Last week my daughter’s third grade class read a book called The Plant That Ate Dirty Socks by Nancy McArthur. I had time to finish the first chapter while Kathie had the book at home, (I want to finish it sometime). That was enough of the story to sense the “Jack in the Beanstalk” type fantasy that was building. I expect that the main character, a boy who is a packrat, watches a bean plant grow in his messy room and develops a taste for his lost-in-the-shuffle-but-ever-present dirty socks.
I have never found a plant looking like this among our houseplants, but I’m suspicious that something like it might be thriving under our dryer. Maybe it is lurking in the bottom of the hamper. Where ever it is, we have one.
I have a stash of single socks that has been accumulating for the past two or three years. I keep them in one section of drawer and they change from week to week. Some of the these lone socks find their mates after only one week. Some renegades take refuge from the washing for an extra week by hiding under the beds. One lonely “sole” was caught in the corner of a fitted sheet for a time before it finally revealed itself while a bed was being made. Yet, others have been gone for months.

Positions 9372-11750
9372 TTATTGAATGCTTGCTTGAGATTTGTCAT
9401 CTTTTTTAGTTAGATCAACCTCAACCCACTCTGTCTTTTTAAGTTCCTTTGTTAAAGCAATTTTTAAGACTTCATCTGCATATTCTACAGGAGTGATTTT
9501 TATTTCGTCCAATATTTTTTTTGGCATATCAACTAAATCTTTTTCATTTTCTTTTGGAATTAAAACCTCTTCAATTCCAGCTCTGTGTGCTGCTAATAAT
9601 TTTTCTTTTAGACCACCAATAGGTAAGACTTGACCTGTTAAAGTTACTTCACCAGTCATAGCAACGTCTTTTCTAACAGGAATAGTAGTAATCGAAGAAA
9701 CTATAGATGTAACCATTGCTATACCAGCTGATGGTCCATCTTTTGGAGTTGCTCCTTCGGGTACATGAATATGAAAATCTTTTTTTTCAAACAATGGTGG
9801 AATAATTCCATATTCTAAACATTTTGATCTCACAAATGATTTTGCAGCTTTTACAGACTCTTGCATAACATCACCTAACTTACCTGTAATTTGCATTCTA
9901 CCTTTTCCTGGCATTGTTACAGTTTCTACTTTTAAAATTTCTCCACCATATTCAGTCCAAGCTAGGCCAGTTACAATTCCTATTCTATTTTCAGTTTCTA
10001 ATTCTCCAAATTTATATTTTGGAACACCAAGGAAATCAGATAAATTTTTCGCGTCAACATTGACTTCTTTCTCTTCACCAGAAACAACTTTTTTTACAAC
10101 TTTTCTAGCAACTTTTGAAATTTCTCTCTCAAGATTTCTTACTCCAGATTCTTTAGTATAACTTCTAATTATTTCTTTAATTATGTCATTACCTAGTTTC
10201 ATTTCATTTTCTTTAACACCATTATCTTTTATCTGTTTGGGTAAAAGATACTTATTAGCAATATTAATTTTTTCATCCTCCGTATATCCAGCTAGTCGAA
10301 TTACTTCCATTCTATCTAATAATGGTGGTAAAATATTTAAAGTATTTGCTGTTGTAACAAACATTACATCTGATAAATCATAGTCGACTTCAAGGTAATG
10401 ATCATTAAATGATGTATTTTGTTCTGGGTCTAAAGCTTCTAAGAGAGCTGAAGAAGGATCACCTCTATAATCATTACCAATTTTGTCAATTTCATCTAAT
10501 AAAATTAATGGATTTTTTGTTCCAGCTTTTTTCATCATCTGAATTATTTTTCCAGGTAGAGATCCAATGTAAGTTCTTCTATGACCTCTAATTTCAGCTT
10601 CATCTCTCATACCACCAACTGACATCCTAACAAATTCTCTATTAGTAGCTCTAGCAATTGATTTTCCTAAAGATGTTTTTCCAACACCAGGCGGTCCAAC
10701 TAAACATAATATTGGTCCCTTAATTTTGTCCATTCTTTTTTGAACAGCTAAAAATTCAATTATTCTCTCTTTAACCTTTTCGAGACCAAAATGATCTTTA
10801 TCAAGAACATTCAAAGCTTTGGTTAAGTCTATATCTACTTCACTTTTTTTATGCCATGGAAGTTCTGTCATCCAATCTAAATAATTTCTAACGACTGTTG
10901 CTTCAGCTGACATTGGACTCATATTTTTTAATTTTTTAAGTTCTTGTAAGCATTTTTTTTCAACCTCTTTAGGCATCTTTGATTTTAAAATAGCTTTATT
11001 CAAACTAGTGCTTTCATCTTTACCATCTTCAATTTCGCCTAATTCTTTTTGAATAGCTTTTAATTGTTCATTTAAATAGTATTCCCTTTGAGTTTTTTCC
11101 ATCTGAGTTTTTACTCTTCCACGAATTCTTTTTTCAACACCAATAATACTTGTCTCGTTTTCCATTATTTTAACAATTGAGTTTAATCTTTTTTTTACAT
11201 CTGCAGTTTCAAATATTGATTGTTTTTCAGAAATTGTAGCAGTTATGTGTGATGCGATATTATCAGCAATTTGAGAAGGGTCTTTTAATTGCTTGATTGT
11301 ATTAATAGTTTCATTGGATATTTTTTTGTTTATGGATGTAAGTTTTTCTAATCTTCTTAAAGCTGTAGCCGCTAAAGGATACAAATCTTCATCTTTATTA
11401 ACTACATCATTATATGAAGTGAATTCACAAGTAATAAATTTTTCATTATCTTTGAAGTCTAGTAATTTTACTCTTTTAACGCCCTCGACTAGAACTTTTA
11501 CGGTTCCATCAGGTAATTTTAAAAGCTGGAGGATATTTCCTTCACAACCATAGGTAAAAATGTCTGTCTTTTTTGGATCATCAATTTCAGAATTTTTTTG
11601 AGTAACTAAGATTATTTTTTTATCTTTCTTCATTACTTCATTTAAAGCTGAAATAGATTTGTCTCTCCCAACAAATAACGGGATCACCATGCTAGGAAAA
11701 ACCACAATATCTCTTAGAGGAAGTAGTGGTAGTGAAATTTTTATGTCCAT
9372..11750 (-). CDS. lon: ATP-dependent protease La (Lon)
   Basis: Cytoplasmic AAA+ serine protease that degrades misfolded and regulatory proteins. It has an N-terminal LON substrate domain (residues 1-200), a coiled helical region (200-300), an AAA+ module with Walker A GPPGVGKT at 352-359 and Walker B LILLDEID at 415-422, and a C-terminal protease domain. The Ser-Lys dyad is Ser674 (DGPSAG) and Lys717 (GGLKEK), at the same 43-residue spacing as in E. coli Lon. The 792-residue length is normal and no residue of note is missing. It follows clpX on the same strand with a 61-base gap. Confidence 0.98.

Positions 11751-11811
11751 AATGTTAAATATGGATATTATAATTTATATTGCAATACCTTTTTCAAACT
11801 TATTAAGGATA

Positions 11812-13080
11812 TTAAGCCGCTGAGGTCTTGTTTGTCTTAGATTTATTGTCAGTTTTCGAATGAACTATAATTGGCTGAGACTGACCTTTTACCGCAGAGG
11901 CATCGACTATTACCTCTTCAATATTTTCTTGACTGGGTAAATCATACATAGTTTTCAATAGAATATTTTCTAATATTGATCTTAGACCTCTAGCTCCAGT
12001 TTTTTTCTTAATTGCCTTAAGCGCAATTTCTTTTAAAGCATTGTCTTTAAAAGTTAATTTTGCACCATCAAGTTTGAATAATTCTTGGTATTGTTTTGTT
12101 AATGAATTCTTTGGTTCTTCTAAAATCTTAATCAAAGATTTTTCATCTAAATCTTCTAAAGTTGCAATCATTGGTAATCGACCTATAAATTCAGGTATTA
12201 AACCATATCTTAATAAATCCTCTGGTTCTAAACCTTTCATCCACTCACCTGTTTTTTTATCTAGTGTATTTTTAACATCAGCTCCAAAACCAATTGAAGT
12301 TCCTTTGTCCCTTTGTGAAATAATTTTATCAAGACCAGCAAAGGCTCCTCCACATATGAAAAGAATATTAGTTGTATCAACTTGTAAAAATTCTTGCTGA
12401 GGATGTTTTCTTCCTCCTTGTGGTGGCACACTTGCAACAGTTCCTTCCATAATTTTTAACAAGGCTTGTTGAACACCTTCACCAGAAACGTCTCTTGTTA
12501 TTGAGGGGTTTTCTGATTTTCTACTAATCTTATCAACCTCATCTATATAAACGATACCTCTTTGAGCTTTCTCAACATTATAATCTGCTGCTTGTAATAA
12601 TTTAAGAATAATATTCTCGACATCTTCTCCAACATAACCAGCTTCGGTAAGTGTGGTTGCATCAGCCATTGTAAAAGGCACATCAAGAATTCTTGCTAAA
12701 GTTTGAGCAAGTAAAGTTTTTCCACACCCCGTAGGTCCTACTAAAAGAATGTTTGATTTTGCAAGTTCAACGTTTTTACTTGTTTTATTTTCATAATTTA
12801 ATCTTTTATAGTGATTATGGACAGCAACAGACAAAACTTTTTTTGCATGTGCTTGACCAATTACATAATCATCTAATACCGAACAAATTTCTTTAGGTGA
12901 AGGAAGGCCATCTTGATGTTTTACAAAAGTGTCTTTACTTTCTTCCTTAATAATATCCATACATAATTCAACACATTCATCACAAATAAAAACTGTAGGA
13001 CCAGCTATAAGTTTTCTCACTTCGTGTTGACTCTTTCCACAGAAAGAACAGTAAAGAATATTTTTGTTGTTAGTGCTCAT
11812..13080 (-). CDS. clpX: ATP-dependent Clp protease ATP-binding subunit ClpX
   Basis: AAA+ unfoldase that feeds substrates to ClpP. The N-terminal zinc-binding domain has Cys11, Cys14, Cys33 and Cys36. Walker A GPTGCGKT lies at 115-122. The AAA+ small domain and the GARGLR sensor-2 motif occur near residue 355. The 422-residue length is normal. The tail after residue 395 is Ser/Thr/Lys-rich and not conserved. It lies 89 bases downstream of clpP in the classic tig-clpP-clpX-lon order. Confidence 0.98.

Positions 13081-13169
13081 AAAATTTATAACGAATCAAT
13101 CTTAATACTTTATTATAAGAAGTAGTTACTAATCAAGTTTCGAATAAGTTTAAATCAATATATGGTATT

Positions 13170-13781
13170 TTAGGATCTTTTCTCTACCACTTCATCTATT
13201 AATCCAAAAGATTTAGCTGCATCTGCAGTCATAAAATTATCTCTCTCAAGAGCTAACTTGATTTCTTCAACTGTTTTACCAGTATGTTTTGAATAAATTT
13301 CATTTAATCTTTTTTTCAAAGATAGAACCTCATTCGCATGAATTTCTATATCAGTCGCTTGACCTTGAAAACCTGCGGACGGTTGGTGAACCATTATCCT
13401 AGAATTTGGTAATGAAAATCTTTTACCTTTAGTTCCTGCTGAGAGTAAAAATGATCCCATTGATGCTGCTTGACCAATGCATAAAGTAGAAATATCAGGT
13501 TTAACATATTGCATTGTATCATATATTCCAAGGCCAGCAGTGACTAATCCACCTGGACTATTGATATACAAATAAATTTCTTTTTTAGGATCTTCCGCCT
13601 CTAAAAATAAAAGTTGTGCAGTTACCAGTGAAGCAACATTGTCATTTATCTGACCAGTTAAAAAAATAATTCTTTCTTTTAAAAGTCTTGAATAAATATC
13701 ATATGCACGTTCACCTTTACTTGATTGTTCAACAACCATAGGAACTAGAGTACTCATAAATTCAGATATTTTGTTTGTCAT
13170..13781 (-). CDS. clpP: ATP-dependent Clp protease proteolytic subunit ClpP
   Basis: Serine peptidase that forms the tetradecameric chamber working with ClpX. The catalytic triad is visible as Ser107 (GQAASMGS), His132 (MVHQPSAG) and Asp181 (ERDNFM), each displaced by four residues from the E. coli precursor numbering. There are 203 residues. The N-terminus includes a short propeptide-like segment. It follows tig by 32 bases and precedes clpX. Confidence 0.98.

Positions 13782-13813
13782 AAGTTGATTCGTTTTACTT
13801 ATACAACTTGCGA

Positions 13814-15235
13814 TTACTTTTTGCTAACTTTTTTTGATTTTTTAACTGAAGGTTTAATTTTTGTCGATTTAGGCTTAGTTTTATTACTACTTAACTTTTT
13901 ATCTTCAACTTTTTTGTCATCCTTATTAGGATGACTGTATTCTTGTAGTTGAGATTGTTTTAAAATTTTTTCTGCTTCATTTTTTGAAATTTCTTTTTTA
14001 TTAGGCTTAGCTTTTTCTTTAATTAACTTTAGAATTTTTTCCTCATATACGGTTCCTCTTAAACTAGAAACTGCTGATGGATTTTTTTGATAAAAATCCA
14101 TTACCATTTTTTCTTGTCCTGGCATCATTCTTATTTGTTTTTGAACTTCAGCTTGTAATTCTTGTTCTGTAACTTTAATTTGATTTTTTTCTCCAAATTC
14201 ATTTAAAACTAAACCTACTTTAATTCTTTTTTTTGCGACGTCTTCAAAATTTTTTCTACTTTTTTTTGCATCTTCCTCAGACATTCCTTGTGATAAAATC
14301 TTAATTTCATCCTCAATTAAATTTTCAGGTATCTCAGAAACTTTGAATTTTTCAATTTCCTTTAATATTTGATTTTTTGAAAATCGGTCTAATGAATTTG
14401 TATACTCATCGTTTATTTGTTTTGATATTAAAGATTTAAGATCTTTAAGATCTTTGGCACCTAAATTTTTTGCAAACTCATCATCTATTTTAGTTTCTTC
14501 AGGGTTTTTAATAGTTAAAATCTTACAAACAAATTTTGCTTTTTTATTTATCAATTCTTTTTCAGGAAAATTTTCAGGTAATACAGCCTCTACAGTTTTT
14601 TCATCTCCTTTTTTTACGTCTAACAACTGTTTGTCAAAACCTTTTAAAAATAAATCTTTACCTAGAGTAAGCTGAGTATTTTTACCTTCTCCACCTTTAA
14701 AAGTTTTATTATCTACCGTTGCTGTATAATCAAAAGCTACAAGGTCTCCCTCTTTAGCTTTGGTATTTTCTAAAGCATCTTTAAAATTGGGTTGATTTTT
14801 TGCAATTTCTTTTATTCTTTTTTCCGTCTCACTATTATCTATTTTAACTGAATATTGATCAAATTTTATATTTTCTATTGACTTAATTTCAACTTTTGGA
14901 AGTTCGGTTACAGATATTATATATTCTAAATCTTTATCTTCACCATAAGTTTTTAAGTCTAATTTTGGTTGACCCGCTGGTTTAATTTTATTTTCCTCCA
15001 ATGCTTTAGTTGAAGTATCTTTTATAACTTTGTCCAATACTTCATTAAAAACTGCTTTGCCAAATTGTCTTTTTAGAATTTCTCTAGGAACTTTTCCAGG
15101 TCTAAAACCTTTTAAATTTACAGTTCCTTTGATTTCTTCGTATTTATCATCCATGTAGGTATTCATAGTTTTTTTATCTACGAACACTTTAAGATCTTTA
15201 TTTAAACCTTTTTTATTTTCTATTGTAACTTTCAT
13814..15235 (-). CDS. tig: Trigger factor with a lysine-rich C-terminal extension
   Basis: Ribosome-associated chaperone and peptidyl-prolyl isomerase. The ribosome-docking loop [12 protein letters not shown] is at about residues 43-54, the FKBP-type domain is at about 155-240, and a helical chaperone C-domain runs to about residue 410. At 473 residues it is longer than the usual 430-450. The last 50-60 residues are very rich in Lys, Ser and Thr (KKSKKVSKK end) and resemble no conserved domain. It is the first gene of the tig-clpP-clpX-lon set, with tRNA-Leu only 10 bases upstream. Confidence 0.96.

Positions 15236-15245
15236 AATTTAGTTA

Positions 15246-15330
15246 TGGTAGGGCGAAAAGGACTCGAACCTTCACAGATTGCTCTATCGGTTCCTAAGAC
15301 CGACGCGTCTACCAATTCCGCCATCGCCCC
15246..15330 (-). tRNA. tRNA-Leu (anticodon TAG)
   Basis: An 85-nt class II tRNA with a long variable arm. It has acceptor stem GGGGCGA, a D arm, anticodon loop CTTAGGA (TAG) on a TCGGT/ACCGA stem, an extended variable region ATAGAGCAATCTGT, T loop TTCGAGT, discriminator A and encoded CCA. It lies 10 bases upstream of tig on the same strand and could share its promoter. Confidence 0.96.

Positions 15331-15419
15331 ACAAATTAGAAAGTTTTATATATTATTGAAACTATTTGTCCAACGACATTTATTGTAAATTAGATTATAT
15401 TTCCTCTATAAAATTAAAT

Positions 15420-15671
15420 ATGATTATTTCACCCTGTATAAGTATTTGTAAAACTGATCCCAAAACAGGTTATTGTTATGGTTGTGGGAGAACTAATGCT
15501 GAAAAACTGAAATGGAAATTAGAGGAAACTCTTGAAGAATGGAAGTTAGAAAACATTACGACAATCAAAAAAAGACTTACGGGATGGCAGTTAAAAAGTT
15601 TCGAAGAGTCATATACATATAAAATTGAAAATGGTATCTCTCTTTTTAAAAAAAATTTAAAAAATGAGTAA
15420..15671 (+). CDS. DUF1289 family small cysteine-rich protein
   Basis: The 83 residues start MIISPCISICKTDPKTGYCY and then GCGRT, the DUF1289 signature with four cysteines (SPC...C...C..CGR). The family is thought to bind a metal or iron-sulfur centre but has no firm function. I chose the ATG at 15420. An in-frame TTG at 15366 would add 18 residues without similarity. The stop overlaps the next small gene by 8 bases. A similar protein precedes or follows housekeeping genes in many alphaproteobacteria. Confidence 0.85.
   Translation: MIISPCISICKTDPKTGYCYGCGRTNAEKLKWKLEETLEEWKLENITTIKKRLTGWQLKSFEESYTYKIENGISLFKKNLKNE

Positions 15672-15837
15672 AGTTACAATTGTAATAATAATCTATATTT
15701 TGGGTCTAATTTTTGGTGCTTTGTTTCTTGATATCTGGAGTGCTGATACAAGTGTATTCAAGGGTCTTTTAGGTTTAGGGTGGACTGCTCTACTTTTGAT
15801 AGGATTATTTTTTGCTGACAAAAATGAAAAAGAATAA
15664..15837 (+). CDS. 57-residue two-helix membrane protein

I just checked them so I could give you the official count. There are 18. Right now we have four black (one of these is slightly gray from bleach), one navy, two purple (different shades), one each of blue, pink and green, six white, and two white with red trim around the top. Yes, there are two white with red trim that are not a set; one has a bow – one doesn’t. How can we have that many stray socks? Where are they?
I did have hopes of finding them, but now that I’ve seen that book… Beware sock eating plant! Today our socks; tomorrow our toes!
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With melting snow and muddy earth underneath, my boots tracked in on the floor I just mopped.
The temperature dropped below 30 degrees as the sun sank lower, but it felt mild when I was out to retrieve our dog’s dishes. We have two that we rotate: one goes out with the food / the empty comes in. It usually works well, but, somehow, last night neither dish found its way back into the house. Did I really feel a difference in the angle of sun’s warmth, or was it just that I know it’s March? Spring is on my mind, and it’s on the cardinals’ little minds, too, because they are singing their “pretty, pretty, pretty” song.
My brother told me he saw a red-winged blackbird last week. He reminded me that that is a sure sign of spring. A few days after the first blackbird appeared, more than a half dozen were clustered around his feeders. This scout had taken word back to the rest, “Found a place with lots of food. Follow me.”
We’re ready for spring. Spring cleaning? Don’t worry; that’s a thing of the past, well… unless you are missing 18 socks.
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